Billie Jean King's trailblazing role in tennis is being recognised with the rebranding of the Fed Cup in her name.
The biggest annual team competition in women's sport will now be known as the Billie Jean King Cup.
The announcement ties in with the 50th anniversary of King and eight other players, known as the 'Original 9', breaking away from the tennis establishment to form their own circuit and leading to the foundation of the WTA.
King told the PA news agency: "It's very exciting. I'm still not sure it's true. Then my mind always turns to what I want to accomplish – let's get going. It's really an honour and I'm very grateful.
"I remember the first Federation Cup in 1963. I love history and I remember saying, 'We have to make it this year, we have to win the very first one, it's historical'. And (my team-mates) were like, 'OK, OK, already'.
"And we did win and it was really special. When I see the Fed Cup trophy today I look at the first one and I think about us. I remember how excited I was."
King went on to win five more Fed Cup titles as a player, one as a player-captain and three as solely captain, making her the most successful individual in the competition's history.
The name change comes ahead of the first edition of the new finals week – delayed from 2020 – which will take place next year in Budapest, with 12 teams battling it out for the trophy.
A prize money fund of 18million US dollars (£13.7million) will be paid out, the biggest for an annual women's team competition and equivalent to the Davis Cup.
King, who won 39 grand slam titles across singles and doubles, continues to dedicate herself to championing women and fighting for equality.
It is no surprise, therefore, that she was hugely impressed by Naomi Osaka's stand against racial injustice on her way to lifting the trophy at the US Open last weekend.
Osaka wore a different facemask for every match bearing the name of a black victim of violence having previously inspired a pause at the Western & Southern Open in support of the fight for racial equality.
King said: "She's fantastic. I love the way she's using our platform, tennis, as a way to help fight injustice. She and I talk. I'm thrilled with her, I'm thrilled with Coco (Gauff), I'm thrilled with Bianca Andreescu.
"All these kids are stepping up. We stepped up as an 'Original 9' back in 1970. It started then. At the time we were scared but we knew we were doing the right thing. And if you know you're doing the right thing then you just hang in there.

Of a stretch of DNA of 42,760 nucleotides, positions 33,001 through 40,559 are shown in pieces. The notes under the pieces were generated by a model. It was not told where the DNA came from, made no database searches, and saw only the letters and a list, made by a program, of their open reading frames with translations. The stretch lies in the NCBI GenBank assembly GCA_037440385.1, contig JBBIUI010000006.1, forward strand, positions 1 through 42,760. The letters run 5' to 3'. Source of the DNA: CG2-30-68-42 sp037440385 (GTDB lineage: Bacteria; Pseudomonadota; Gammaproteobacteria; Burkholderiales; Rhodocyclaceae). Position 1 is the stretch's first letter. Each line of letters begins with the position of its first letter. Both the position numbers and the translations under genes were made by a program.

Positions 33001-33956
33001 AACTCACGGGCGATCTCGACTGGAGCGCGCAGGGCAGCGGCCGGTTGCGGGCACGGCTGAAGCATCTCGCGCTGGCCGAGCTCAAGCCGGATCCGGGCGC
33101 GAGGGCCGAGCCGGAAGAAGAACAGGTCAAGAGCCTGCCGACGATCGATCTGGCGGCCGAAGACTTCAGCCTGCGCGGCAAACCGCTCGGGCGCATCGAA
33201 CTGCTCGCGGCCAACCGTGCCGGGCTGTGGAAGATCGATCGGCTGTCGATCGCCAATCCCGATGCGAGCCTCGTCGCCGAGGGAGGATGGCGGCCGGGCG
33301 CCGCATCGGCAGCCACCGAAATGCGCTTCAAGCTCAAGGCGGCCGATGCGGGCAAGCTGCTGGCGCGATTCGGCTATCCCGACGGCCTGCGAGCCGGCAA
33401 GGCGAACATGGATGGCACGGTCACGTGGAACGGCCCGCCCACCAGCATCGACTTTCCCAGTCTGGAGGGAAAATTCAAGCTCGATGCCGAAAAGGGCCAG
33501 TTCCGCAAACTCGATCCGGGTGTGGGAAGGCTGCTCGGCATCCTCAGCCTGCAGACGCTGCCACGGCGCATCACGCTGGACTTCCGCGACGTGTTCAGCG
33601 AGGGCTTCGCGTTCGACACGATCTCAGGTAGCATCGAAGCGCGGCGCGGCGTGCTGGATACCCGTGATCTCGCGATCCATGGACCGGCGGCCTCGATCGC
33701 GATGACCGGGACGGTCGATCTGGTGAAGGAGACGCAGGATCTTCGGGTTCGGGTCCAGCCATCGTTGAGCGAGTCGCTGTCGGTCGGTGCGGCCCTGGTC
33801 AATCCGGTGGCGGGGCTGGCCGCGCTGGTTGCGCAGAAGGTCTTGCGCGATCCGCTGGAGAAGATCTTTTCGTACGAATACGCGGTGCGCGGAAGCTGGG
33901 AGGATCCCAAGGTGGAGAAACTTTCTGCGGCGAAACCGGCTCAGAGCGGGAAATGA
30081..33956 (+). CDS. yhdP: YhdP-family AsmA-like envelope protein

"It was great to contribute in that way. I think we were more proud of that than anything, much more proud than what we did on the court. I am anyway.
"If you can see it, you can be it. And when you see Naomi, if you're a little kid sitting there watching her, you'll think it's normal to do what she's doing. But why does everybody know about her? Because she wins on the court and she's got a platform that very few people have."
Another major talking point in New York was the launch of the Professional Tennis Players Association, jointly led by Novak Djokovic and Vasek Pospisil.
The pair have been agitating for players to break away from the ATP for some time but the move has caused controversy and division.
Women have also not been included so far, although Djokovic said discussions are taking place.
King has long pushed for a merger of the ATP and WTA, something Roger Federer tweeted his approval for in April.
King, though, warned Djokovic he may not have gone about things the right way, saying: "I wanted that in the 60s, for us to be together.
"Roger thought about it. And I talked to him that day and I said, 'I wish you would do it because people listen to the top male players, they'll listen to you of all the players'.
"What you have to do to make these things happen is go behind the scenes very quietly and work very, very hard before you do things. I don't know if Djokovic has really thought it through because it's a lot harder than it looks from the outside."